The concept of green-infrastructure is quite attractive, but there is apprehension regarding its effectiveness. Researchers at the University of Illinois at Urbana-Champaign are employing a mathematical approach traditionally used in earthquake engineering to establish how well green- infrastructure functions, and to communicate with Policymakers, Urban Planners and Developers.
Graduate student Reshmina William, left, and civil and environmental engineering professor Ashlynn Stillwell pause on the green roof over the Business Instructional Facility at the University of Illinois. Their research is helping to simultaneously evaluate the performance of green roofs and communicate their findings with urban planners, policymakers and the general public. (Photo by L. Brian Stauffer)
Green roofs are flat, vegetated surfaces on the tops of buildings that are engineered to catch and retain rainwater and filter any that is discharged back into the environment.
“The retention helps ease the strain that large amounts of rain put on municipal sewer systems, and filtration helps remove any possible contaminants found in the stormwater,” said Reshmina William, a Civil and Environmental Engineering Graduate Student who conducted the research with Civil and Environmental Engineering Professor Ashlynn Stillwell.
A good-for-the-environment solution to moderating stormwater overflow may look like a no-brainer, but a general concern regarding green roofs is the unpredictability of their performance. One challenge is discovering how well the buildings that hold them up will react to the added and highly variable weight between dry and wet conditions. William expressed that another challenge is establishing how well the roofs retain and process water given storms of different duration, intensity, and frequency.
While exploring reliability analysis in one of her courses, William thought of the idea to use an apparently unconnected mathematical concept called fragility curves to defy this problem.
Earthquake engineering has a similar problem because it is tough to predict what an earthquake is going to do to a building. Green infrastructure has a lot more variability, but that is what makes fragility curves ideal for capturing and defining the sort of dynamics involved.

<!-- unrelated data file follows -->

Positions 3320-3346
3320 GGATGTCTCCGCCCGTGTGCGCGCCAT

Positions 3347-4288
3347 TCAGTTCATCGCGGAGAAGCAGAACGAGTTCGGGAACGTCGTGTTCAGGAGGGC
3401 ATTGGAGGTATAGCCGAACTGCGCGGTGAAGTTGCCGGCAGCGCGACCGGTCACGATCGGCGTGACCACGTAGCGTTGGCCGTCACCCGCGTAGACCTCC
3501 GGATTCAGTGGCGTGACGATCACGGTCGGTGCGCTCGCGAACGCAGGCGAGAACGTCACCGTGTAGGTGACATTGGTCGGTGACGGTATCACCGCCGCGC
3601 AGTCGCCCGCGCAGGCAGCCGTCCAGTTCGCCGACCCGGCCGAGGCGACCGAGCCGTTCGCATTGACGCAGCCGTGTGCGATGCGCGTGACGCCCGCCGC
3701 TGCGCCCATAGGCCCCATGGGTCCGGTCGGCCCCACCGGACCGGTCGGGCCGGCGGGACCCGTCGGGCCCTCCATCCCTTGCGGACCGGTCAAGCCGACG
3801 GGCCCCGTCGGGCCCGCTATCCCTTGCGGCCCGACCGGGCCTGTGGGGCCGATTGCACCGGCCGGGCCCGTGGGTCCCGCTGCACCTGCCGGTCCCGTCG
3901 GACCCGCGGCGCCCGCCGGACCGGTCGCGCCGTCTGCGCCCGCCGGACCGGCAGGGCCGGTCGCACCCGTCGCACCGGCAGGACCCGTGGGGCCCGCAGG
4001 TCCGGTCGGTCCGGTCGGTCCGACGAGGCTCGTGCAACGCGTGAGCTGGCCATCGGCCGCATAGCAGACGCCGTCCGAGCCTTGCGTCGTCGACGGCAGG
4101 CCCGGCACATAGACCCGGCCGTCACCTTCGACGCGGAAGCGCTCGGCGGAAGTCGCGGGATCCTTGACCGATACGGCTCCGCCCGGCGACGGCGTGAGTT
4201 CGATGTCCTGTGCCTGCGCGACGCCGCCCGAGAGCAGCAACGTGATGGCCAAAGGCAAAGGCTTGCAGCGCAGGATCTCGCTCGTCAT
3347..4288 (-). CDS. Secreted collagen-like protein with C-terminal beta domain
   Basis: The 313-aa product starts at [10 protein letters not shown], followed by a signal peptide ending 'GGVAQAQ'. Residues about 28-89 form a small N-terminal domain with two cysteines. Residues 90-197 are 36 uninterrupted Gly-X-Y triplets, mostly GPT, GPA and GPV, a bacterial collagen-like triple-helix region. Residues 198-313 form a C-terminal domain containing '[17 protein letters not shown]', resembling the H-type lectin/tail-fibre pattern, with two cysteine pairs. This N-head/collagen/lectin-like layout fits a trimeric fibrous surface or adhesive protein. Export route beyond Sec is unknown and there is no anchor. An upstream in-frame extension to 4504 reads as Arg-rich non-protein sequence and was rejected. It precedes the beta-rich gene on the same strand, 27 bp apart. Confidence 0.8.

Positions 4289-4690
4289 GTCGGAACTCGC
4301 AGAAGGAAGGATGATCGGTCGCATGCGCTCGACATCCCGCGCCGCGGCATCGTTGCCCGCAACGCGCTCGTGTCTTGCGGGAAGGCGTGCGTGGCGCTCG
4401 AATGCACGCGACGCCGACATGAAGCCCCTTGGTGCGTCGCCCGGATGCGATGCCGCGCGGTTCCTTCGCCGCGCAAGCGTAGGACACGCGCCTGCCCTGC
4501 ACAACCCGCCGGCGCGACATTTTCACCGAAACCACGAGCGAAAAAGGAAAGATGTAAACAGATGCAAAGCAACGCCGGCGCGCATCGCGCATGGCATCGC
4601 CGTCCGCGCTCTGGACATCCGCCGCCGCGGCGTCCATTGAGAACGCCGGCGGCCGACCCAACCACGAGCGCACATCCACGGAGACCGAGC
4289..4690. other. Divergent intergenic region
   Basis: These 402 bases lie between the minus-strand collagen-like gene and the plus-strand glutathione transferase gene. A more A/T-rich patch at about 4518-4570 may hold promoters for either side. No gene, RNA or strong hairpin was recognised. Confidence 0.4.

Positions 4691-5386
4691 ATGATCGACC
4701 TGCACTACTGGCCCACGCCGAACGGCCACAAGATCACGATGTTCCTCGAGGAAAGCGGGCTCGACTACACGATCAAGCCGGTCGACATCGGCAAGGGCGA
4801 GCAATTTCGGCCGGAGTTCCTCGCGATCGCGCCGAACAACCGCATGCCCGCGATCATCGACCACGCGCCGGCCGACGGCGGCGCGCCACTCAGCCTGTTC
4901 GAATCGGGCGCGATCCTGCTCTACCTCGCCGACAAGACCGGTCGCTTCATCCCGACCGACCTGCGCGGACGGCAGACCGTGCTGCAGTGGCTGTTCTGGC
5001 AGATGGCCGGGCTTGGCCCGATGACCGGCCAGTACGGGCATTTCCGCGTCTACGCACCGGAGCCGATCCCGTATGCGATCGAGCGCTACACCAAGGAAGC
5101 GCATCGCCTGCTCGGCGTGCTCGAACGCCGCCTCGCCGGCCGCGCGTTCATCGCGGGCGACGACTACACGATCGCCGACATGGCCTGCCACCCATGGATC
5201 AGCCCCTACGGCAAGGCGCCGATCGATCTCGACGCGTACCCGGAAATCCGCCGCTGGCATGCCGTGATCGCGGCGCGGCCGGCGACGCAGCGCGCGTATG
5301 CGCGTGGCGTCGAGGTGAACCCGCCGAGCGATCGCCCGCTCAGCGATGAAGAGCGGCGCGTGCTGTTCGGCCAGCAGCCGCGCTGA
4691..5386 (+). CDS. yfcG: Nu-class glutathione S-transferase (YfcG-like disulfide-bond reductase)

Reshmina William, a Civil and Environmental Engineering Graduate Student
William and Stillwell chose to explore green roofs over other types of green infrastructure simply because there was one on campus, and it was fitted with the instrumentation required to measure soil moisture, humidity, temperature, rainfall amount and a number of other variables that are plugged into their fragility curve model.
“This is a unique situation because most green roofs don’t have monitoring equipment, so it is difficult for Scientists to study what is going on,” Stillwell said. “We are very fortunate in that respect.”
William said the main goal of this research is to enable communication between Scientists, Developers, Policymakers, and the general public about the financial risk and environmental advantage of taking on such an expense.
One of the biggest barriers to the acceptance of green infrastructures is the perception of financial risk. People want to know if the benefit of a green roof is going to justify the cost, but that risk is mitigated by knowing when an installation will be most effective, and that is where our model comes in.
William, a Civil and Environmental Engineering Graduate Student
The results of their model and risk analysis, which have been published in the Journal of Sustainable Water in the Built Environment, provide an idea of green infrastructure performance for this specific green roof. The results from one model do not yield a one-size-fits-all approach to green infrastructure assessment, and William and Stillwell said that is one of the plus points of their method. Adaptability across varied environments and technologies is vital to any green infrastructure analysis.
This work was supported by the University of Illinois Department of Civil and Environmental Engineering and the Ravindar K. and Kavita Kinra Fellowship in Civil and Environmental Engineering.